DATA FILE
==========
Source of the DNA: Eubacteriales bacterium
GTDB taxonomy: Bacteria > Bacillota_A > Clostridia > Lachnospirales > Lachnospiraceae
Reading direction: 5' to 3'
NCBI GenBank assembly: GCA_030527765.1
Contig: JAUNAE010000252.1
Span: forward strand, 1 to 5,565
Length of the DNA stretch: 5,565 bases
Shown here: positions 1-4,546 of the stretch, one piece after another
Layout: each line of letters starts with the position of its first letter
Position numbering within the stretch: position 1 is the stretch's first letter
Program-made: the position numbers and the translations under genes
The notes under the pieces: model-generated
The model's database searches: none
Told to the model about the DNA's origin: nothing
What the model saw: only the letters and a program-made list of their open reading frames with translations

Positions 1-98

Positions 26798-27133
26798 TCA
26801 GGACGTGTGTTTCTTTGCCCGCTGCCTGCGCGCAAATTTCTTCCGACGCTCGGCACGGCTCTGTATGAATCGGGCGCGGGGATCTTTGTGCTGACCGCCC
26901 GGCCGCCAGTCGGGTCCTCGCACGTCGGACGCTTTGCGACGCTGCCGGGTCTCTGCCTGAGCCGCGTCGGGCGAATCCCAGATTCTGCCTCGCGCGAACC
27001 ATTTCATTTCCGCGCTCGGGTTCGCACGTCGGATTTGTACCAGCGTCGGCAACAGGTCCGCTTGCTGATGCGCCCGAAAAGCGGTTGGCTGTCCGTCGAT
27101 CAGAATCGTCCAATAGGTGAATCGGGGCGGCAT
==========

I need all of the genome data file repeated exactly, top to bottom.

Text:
Source of the DNA: Eubacteriales bacterium
GTDB taxonomy: Bacteria > Bacillota_A > Clostridia > Lachnospirales > Lachnospiraceae
Reading direction: 5' to 3'
NCBI GenBank assembly: GCA_030527765.1
Contig: JAUNAE010000252.1
Span: forward strand, 1 to 5,565
Length of the DNA stretch: 5,565 bases
Shown here: positions 1-4,546 of the stretch, one piece after another
Layout: each line of letters starts with the position of its first letter
Position numbering within the stretch: position 1 is the stretch's first letter
Program-made: the position numbers and the translations under genes
The notes under the pieces: model-generated
The model's database searches: none
Told to the model about the DNA's origin: nothing
What the model saw: only the letters and a program-made list of their open reading frames with translations

Positions 1-98

Positions 26798-27133
26798 TCA
26801 GGACGTGTGTTTCTTTGCCCGCTGCCTGCGCGCAAATTTCTTCCGACGCTCGGCACGGCTCTGTATGAATCGGGCGCGGGGATCTTTGTGCTGACCGCCC
26901 GGCCGCCAGTCGGGTCCTCGCACGTCGGACGCTTTGCGACGCTGCCGGGTCTCTGCCTGAGCCGCGTCGGGCGAATCCCAGATTCTGCCTCGCGCGAACC
27001 ATTTCATTTCCGCGCTCGGGTTCGCACGTCGGATTTGTACCAGCGTCGGCAACAGGTCCGCTTGCTGATGCGCCCGAAAAGCGGTTGGCTGTCCGTCGAT
27101 CAGAATCGTCCAATAGGTGAATCGGGGCGGCAT